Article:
Breeding Neocaridina heteropoda Shrimp

Freshwater shrimp in recent years have become very popular. These small creatures are fascinating to watch and several brightly colored variations are becoming available. Neocaridina species are some of the easiest shrimp to keep and breed.

Their size is one to two inches, and colors range from red, blue, yellow, green and white. The wild version is mostly brown or clear, while the bright color variations were bred from mutations in captivity. The species originates from Taiwan and other areas of South East Asia. Their diet consists of fine particulates of organic matter, algae, and micro organisms living in the bio film that cover the substrate, rocks, wood, plants and whatever else is in the water.

Neocaridinas can adapt much easier than other freshwater shrimp species to a wider range of water conditions and are comfortable living in moderately soft to hard water. Like all shrimp however, they are sensitive to copper, ammonia and nitrate. Clean water is essential and good biological filtration is extremely important. They can be kept with most any fish as long as they do not end up being a meal. If the aquarium is full of very active fish the shrimp will stay close to cover. By themselves or with very peaceful and slow moving fish the shrimp will spend much more time out in the open.

Sponge filters are ideal for freshwater shrimp because of the sponges large surface area for nitrifying bacteria that will prove excellent biological filtration. The adult and baby shrimp love to forage for food that collects on the sponge pores. Shrimp do not like a very strong current but do not survive for long in stagnant water either. Sponge filters connected to an air pump or power head provide a happy medium of a slow to medium flow rate and good aeration.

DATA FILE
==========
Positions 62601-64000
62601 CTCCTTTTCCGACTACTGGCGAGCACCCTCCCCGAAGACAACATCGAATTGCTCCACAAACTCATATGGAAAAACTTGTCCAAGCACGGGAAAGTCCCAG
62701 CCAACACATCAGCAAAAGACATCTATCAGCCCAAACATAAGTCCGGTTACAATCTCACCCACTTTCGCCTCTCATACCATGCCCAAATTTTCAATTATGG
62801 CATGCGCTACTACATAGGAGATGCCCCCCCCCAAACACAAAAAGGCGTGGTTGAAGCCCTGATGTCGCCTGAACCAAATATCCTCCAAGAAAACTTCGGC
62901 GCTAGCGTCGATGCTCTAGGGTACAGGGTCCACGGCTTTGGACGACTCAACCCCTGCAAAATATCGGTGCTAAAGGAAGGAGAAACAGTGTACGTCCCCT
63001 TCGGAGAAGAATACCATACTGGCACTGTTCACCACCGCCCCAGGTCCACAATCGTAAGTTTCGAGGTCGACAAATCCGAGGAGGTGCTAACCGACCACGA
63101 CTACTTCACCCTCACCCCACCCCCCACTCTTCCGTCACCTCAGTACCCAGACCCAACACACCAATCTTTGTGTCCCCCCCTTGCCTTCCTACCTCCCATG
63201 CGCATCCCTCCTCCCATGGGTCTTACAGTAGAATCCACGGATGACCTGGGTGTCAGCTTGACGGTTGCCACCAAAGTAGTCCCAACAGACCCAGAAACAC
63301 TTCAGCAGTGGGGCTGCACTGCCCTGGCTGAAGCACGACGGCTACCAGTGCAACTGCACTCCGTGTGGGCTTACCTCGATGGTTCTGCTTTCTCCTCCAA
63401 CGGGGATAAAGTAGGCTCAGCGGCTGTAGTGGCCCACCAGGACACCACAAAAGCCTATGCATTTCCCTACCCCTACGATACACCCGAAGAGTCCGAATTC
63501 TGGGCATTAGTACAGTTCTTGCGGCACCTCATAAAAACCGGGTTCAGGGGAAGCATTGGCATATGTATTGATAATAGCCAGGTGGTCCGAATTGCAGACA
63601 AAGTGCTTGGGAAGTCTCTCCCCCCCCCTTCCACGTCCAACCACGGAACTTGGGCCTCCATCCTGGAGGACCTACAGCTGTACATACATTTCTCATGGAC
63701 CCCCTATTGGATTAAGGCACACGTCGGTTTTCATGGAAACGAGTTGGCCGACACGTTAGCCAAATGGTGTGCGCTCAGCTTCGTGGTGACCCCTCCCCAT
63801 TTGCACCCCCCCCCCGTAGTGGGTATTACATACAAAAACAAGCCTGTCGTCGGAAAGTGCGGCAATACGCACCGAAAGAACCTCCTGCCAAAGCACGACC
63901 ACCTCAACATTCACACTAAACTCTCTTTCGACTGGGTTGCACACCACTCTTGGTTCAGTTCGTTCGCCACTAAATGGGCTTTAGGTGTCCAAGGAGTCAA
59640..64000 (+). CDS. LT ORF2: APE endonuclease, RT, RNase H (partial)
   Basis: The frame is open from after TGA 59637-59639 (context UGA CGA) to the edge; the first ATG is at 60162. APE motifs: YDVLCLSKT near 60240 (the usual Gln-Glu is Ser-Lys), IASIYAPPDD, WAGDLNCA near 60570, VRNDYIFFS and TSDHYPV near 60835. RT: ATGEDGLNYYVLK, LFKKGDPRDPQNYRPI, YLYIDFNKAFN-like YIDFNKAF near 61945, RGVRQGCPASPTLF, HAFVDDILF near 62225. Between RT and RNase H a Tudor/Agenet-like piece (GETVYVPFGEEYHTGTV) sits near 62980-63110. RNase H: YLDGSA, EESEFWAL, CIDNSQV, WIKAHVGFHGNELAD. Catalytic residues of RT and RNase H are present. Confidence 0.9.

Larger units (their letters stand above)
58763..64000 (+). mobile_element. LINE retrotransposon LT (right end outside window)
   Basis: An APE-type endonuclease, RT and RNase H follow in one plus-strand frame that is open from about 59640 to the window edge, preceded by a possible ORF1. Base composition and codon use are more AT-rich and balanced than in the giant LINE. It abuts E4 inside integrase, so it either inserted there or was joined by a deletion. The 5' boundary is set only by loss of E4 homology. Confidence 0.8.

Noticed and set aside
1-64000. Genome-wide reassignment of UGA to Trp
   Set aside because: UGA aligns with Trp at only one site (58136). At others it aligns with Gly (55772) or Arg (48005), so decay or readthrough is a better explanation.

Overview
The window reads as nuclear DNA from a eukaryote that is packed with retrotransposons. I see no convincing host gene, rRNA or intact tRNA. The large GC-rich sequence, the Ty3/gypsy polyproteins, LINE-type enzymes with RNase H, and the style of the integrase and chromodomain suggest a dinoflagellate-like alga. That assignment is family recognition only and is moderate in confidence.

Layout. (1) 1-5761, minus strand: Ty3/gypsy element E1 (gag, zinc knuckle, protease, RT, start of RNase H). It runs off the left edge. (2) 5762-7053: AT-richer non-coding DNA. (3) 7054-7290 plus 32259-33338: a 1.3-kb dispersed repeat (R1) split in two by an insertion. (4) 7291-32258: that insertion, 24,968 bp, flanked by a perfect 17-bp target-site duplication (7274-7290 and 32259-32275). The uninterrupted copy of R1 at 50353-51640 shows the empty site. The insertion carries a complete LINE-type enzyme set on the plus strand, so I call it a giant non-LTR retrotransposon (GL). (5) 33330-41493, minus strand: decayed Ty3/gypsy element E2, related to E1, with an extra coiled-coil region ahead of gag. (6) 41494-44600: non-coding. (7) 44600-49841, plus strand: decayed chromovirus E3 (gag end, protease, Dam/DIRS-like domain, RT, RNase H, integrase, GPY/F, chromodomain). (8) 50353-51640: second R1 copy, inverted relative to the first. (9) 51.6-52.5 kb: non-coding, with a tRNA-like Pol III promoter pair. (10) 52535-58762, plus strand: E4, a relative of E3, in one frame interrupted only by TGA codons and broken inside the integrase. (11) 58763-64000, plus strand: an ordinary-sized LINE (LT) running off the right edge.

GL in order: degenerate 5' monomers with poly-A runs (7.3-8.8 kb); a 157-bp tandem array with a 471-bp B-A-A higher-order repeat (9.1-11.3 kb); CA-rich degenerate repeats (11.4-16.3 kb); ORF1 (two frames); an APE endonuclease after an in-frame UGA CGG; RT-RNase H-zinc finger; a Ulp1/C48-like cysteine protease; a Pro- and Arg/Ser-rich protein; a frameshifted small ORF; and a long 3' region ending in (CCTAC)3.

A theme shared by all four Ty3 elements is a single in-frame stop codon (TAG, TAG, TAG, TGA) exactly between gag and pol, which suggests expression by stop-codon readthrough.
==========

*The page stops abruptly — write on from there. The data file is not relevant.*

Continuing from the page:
Breeding is simple. If the water is clean and stable, the shrimp should breed continuously without any encouragement. Females are a bit larger and more colorful than the males. You can see the eggs of the female under the tail where she constantly fans them to keep them clean and aerated. Within three weeks the eggs hatch into miniature versions of the adults, (in other shrimp species the young are in a larva stage). Within 8 weeks the young are able to reproduce as adults.

Their small size has made them popular for nano tanks, but if you want to allow them to breed and become a good size colony, then 10 to 20 gallons minimum is required. The different color morphs will interbreed so in order to keep the color strains intact they should be kept separate.

Follow the basic care requirements and you will have many hours of enjoyment observing the antics of these invertebrates.